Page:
Nielsen says 55 to 45

In Fairfax, Green vote way down, Labor’s primary way up, Gillard v Abbott preferred PM up on Rudd’s. Something like this is par for the course.

In the case of Nielsen, comparisons are complicated by the possible rogure nature of the last poll; Abbott’s net approval (as opposed to just approval) has improved. Here’s anticipation on Thursday.

Table here, very odd state components (small samples of course). Victoria says 67 33 and the rest of the country about 50 50.

New tear ‘m down and put the next one up leaders nearly always get a boost vis a vis the predecessor, whether they’re a Rudd or a Howard, a Latham or a Downer, although it can take a few weeks. It doesn’t mean much in terms of eventual electability.

Update: Galaxy says 52 to 48, here, which is no two party preferred bounce at all from general polls. Will try to get tables.

And this sting in the tail for Tone: “The only measure where Mr Abbott topped the survey was that 52 per cent said he was someone they don’t like much compared with 24 per cent saying that of Ms Gillard.”

Ouw. A bit rude.

34 Responses to “Nielsen says 55 to 45

  1. nfpsheppard says:

    Well maybe they should start grooming people to take over in 3 year increments and then ALP will be the natural party of government.

    Nicholson will need a lot of bronze for that Burley Griffin walk though.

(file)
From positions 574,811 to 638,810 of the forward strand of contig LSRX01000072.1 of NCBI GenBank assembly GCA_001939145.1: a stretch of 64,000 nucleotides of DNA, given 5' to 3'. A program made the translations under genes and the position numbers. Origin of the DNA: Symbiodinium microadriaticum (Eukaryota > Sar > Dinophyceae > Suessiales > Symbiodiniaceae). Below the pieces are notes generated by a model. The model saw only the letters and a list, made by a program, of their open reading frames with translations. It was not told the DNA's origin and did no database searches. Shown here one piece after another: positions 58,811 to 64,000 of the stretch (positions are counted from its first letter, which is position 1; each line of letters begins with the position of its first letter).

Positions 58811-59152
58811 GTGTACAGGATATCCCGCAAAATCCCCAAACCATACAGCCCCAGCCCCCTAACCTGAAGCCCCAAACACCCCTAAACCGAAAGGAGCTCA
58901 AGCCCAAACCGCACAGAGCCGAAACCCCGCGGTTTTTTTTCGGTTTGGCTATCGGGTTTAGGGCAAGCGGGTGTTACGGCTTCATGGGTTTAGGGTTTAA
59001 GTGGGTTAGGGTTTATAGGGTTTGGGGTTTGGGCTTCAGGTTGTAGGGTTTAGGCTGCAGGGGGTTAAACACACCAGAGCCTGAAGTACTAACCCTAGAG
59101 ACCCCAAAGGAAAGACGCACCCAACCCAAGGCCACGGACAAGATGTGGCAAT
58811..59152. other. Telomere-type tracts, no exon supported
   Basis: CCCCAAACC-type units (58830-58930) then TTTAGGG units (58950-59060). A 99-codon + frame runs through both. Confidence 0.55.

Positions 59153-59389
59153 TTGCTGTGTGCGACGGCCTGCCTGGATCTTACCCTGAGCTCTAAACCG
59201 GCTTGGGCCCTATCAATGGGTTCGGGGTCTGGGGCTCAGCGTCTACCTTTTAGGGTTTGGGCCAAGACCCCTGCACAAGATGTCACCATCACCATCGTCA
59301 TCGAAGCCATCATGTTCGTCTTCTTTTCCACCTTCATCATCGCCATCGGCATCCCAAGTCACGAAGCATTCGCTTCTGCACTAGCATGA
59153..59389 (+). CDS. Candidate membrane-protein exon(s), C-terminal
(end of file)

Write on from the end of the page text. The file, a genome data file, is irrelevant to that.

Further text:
2. Lloyd says:

    Peter I shared your disquiet at how this happened and feared a backlash after 2 days in Brisbane listening to the punters reactions so this is a real surprise to me. I didn’t quite believe she would get a bounce at all, in fact I thought the opposite just as likely to happen.

    A huge relief I must say!

  3. Peter says:

    Strictly speaking, Labor went backwards in Qld from previous Nielsen (small samples).

  4. Pat Hills says:

    Its the size of the bounce and what endures of the bounce as correctly pointed out by Peter.

    I’d say as bounces go this is actually quite modest – ALP primary 47 and 2PP of 55. Pretty easy to imagine this coming off in the weeks ahead.

  5. Graeme says:

    (Peter, did you not also predict/anticipate Abbott’s satisfaction rising in the love fest?)

    Perhaps it’s all mostly fluff and bubble; you can’t buy the kind of impact that being catapulted into such an office brings.

    14 points is literally incredible, not modest. It rather confirms two aspects of the polling narrative: Green gains soft, Rudd’s balloon bursting was dragging core Labor support down. But the very act of calling an election, under compulsory voting, was always going to restore the balance towards the incumbent.

    Nothing of the past week has made me change my prediction, sealed in a bet with Peter some time back, that Labor would win, but with a lower TPP (add, almost by necessity, a lower primary vote) than 2007.

    I can understand betting markets increasing the odds of a Labor win: but this entire maelstrom has been generated by the short-term nature of everything in Oz politics. If this were mid-term in a 4-5 year parl cycle the backbench would have been not spooked, but resigned to the realisation that the government’s real problems are structural not personal/personnel.

  6. P.F says:

    A strange result for Labor in Galaxy as well. Primary up to 41%, a point behind the Coalition.

  7. Mumbles said, a little defensively: